Abstract

Abstract 1341

Rationale:

Studies to date clearly demonstrate that patients with multiple myeloma (MM) who receive induction chemotherapy consolidated with high-dose therapy (HDT) and peripheral blood autologous stem cell transplant rescue (ASCT) have increased event-free survival (PFS) and overall survival (OS) compared to those receiving conventional chemotherapy. Maximal benefit is seen in patients who ≥ very good partial response (VGPR) following induction therapy and ASCT. However, nearly one third of patients with newly diagnosed MM fail to achieve a partial response (PR) after initial therapy and though novel therapies induce better up-front response rates, failure to achieve at least a PR is still evident in up to 20% of patients. Therefore we sought to delineate the clinical course of patients who underwent ASCT with <PR following induction therapy for MM to determine prognostic factors associated with better outcomes.

Methods:

Eligible patients were identified from the British Society of Blood and Marrow Transplantation (BSBMT) Data Registry and additional patient-specific data were acquired directly from individual centres. Patients were eligible if, after induction therapy, they demonstrated minimal response (MR), stable disease (SD) or progressive disease (PD), as defined by International Myeloma Working Group criteria. All patients received ASCT and disease response was assessed at day 100 (D+100) post-transplant.

Results:

228 eligible patients transplanted in 2000-08 were identified with a median age at transplant of 57 yrs (range 33–72). Patients had received between 1 and 7 prior therapies, and at the time of transplant 70 patients (31%) had obtained MR, 80 (35%) had SD and 77 (34%) had PD. Median time from diagnosis to transplant was 10 months (95% confidence intervals (CI) 9, 10). Median beta-2 microglobulin at diagnosis was 3.5 (range 1.1, 76), serum albumin 36 (range 13, 49), serum creatinine at ASCT 88.5 (range 43, 864). Responses to ASCT (D+100): 49/207 (24%) patients in complete response (CR), 6/207 (3%) in VGPR, 54/207 (26%) in PR, 2/207 (1%) in MR, 10/207 (5%) in SD and 3/207 (1%) had PD with 21 not evaluable for response (due to early death n=13). Non-relapse mortality (NRM) at 100 days, 1 year and 5 years was 2%, 3% and 10% respectively. By univariate analysis (UVA), albumin at diagnosis (p=0.007) impacted on NRM with a trend associated with male sex (p=0.07) and by multivariate analysis (MVA), only albumin at diagnosis (p=0.006) was an independent factor. The relapse rates at 1 year and 5 years were 29% and 79% respectively, with status at transplant (p=0.0004) the only significant variable on UVA. Progression-free survival (PFS) at 5 years was 13% with a median PFS of 18 months (95% CI 15, 21). On UVA, albumin at diagnosis (p=0.025), disease status at transplant (p=0.00003), time from diagnosis to transplant (p=0.027 for < or > 9mns; p<0.00022 for continuous analysis) significantly affect the PFS and on MVA, disease status at (p=0.022) and albumin at diagnosis (p=0.026) were independent prognostic factors. OS at 5 years was 41%, with a median of 51 months (95% CI 45,61) On UVA, disease status (p=0.00015) and time from diagnosis to transplant (p=0.0029, continuous) were significant with a trend noted for albumin at diagnosis (p=0.061) and on MVA only status at transplant (p=0.031) significantly affected OS.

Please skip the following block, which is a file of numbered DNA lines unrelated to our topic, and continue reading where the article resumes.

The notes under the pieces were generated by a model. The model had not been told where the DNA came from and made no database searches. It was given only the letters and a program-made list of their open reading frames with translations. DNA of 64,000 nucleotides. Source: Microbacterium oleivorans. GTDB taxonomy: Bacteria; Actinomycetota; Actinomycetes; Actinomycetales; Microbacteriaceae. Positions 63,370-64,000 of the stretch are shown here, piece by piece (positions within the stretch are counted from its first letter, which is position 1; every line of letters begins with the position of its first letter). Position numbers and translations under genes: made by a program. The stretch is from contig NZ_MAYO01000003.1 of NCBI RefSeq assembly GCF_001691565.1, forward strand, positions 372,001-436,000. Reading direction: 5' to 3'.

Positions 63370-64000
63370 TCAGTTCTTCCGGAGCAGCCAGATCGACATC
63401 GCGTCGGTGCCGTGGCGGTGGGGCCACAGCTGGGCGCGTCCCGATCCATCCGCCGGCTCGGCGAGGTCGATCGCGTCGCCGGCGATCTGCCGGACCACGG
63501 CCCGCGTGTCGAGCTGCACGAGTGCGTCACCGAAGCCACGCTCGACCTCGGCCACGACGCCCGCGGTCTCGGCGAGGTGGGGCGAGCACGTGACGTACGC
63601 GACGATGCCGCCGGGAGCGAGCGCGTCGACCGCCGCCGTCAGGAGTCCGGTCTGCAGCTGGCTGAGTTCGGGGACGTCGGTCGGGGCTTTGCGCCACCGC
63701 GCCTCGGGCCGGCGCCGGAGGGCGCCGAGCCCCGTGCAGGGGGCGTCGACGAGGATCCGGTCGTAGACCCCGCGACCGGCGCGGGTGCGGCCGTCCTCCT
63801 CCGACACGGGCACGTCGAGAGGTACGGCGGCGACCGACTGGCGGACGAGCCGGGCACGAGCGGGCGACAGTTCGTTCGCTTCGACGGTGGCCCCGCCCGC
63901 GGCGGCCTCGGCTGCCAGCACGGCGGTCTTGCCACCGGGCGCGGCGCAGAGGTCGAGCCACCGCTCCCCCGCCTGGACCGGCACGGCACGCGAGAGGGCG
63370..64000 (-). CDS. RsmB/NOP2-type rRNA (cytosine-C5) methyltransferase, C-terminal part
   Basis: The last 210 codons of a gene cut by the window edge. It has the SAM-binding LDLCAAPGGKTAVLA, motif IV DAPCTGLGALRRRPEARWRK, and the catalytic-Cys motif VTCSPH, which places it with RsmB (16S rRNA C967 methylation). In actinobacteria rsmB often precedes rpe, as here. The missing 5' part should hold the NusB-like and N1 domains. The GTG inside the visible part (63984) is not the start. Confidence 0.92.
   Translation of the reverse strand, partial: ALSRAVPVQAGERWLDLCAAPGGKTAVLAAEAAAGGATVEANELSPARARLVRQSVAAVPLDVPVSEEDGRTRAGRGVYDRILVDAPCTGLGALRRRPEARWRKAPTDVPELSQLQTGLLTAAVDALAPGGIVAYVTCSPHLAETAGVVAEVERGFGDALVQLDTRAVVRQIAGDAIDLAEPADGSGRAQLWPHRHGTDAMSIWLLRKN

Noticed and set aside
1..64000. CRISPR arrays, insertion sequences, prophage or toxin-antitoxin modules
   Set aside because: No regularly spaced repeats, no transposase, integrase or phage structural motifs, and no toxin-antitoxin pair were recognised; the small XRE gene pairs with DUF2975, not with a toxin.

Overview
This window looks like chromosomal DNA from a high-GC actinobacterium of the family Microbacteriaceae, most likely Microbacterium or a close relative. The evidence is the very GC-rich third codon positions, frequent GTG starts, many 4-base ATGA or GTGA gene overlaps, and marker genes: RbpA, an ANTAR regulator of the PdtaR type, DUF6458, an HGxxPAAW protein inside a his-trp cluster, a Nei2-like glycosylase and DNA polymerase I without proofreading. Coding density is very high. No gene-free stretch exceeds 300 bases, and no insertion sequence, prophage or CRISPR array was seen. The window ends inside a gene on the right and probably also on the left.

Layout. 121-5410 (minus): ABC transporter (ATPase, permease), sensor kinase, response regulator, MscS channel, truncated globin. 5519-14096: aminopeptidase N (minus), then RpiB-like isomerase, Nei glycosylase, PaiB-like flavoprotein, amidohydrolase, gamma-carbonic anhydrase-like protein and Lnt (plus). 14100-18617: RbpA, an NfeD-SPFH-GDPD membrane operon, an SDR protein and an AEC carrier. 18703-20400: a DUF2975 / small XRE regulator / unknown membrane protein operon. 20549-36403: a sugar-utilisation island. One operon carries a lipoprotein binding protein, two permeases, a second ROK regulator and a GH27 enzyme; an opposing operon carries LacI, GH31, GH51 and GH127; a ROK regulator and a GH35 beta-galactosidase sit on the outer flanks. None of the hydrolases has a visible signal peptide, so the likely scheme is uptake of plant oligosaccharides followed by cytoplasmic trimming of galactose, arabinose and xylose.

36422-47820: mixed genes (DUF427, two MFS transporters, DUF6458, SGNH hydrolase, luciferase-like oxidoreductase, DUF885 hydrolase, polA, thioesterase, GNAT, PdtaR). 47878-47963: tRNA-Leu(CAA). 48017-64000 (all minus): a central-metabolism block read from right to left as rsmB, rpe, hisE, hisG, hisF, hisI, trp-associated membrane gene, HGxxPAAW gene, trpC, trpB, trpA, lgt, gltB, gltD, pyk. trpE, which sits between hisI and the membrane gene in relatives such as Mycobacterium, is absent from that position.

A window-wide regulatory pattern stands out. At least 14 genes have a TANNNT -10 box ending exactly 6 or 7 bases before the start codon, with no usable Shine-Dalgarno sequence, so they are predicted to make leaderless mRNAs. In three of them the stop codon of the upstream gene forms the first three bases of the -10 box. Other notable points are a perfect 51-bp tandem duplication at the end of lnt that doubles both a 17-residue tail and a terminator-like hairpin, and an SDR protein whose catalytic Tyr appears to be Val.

Conclusion:

HDT followed by ASCT in patients failing to achieve at least a PR after induction therapy provides an effective means of inducing a deeper remission, which despite demonstrating a shorter median PFS than those transplanted in >PR, demonstrate a good 5 yr OS in an otherwise difficult-to-manage group of patients. This is likely to be reflective of advances in salvage therapy utilized at relapse.

Disclosures:

No relevant conflicts of interest to declare.

Author notes

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Asterisk with author names denotes non-ASH members.